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United States Court of Appeals,Tenth Circuit.

Dr. Karin Pagel MEINERS, Ph.D., Plaintiff-Appellant, v. UNIVERSITY OF KANSAS, Chancellor Robert Hemenway, in his official capacity, and Provost David Shulenburger, in his official capacity, Defendants-Appellees.

No. 02-3376.

Decided: February 24, 2004

Before SEYMOUR, McKAY, and McCONNELL, Circuit Judges. Alan V. Johnson,Sloan, Listrom, Eisenbarth, Sloan & Glassman, L.L.C. (Stephen D. Lanterman, Sloan, Listrom, Eisenbarth, Sloan & Glassman, L.L.C., with him on the brief);  Topeka, KS, for Plaintiff-Appellant. Barbara L. McCloud, Special Assistant Attorney General and Associate General Counsel, Univeristy of Kansas;  Lawrence, KS, for Defendants-Appellees.

The plaintiff, Dr. Karin Pagel Meiners, Ph.D., appeals the district court's grant of summary judgment to the defendants on all her claims.   Dr. Meiners sued her former employer, the University of Kansas, under Title VII of the Civil Rights Act of 1964, 42 U.S.C. § 2000e et seq., alleging that she was denied tenure in retaliation for her filing of discrimination complaints.   She also sued the University's Chancellor and Provost, in their official capacities, under 42 U.S.C. § 1983 for depriving her of property without due process.   We have jurisdiction under 28 U.S.C. § 1291.

Dr. Meiners was a German literature professor at the University of Kansas who was denied tenure and terminated from her teaching job. During her tenure run, Dr. Meiners decided to work part-time during two different fall semesters so that she could attend to family obligations.   Each time, the University responded by extending her probationary period by one year, thereby delaying the final tenure review by a total of two years.   Although Dr. Meiners had notice of the extensions and did not object to them at the time, she now claims that extending her probation by two years violated her contract with the University.   The University, she insists, was required to conduct its tenure review a year earlier than it did, and its failure to do so entitles her to tenure by default.   When the University refused to grant her tenure by default, Dr. Meiners sued, claiming that the University's refusal violated Title VII and § 1983.   We find no merit to Dr. Meiners's claim of entitlement to tenure and accordingly AFFIRM the district court's judgment.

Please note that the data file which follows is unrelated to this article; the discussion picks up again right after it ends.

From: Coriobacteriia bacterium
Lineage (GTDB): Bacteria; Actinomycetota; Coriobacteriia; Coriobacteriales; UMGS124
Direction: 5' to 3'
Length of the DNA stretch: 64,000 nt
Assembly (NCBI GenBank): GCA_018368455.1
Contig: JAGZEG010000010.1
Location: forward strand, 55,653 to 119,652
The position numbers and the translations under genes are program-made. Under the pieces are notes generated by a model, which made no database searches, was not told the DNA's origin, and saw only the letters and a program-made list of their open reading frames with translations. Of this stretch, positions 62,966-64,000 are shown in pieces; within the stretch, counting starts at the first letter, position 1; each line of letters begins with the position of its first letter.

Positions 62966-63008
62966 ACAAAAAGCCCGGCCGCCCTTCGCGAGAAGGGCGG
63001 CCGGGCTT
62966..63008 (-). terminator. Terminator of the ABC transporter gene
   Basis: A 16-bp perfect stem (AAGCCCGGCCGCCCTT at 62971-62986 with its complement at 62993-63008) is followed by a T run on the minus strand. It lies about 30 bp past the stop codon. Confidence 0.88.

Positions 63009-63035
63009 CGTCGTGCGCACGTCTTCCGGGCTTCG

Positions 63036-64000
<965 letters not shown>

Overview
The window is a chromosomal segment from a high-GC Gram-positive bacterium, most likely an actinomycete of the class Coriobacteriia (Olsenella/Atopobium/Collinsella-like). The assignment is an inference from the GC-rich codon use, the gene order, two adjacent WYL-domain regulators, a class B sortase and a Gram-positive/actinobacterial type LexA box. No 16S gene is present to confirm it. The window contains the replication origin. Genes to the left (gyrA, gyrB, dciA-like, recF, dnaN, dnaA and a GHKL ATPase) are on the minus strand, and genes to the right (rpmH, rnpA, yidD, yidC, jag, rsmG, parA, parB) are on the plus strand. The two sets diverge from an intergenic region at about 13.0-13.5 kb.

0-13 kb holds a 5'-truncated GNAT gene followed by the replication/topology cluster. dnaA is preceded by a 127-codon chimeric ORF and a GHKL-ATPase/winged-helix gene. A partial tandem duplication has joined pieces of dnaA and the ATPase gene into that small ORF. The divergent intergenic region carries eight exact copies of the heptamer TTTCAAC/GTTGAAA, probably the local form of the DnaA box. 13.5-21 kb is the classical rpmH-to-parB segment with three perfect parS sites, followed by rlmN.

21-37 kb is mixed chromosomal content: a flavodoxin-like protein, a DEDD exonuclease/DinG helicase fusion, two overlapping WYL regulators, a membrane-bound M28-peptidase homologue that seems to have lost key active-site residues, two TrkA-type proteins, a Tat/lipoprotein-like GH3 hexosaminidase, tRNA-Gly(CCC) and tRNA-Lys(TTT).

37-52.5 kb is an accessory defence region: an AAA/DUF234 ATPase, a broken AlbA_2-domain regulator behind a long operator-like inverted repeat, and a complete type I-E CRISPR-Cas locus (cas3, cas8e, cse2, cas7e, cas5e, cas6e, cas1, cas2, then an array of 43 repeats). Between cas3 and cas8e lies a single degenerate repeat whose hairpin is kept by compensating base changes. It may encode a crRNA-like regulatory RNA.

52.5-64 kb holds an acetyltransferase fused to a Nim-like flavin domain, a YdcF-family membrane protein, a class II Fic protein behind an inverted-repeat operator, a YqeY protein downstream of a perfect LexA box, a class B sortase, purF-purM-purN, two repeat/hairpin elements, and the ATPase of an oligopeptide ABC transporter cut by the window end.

I. Background

In February, 1992, Dr. Meiners received a job offer from the University of Kansas as a tenure-track assistant professor in the Department of Germanic Languages and Literature.   The offer letter stated that the appointment was subject to annual renewal and that it might lead to review for permanent tenure.   The letter “stipulated” that final tenure review would occur no later than Dr. Meiners's sixth year of full-time teaching at the University.   Appellant's App. 48.   The letter also stated that “[t]enure will accrue after 7 years of full-time teaching (or library service) unless notice to the contrary is provided in accordance with University and Board of Regents regulations.”  Id. Dr. Meiners signed the offer and began teaching at the University in August of 1992.

In March, 1994, Dr. Meiners requested part-time leave for the coming fall semester under the Family and Medical Leave Act (“FMLA”), 29 U.S.C. § 2615, in order to care for her young child.   University policy specifically allowed FMLA leave on a part-time basis and guaranteed that the employee would be returned to the same or equivalent position upon return.

Dr. Meiners received approval of her FMLA leave request from her department chair, Dr. William Keel, at the end of March, 1994.   The leave consisted of a 40 percent reduced work schedule from August 22 to December 8, 1994.   Dr. Meiners covered the majority of her time off by using 173.5 hours of paid sick leave that she had accumulated, but the remaining 62.9 hours were unpaid leave.   Before the semester began, Dr. Meiners received her annual notice of continuing appointment for the 1994-95 academic year.   Although Dr. Keel had already approved Dr. Meiners's request for a reduced appointment for fall semester, the notice indicated that the appointment was full-time and made no mention of the FMLA leave.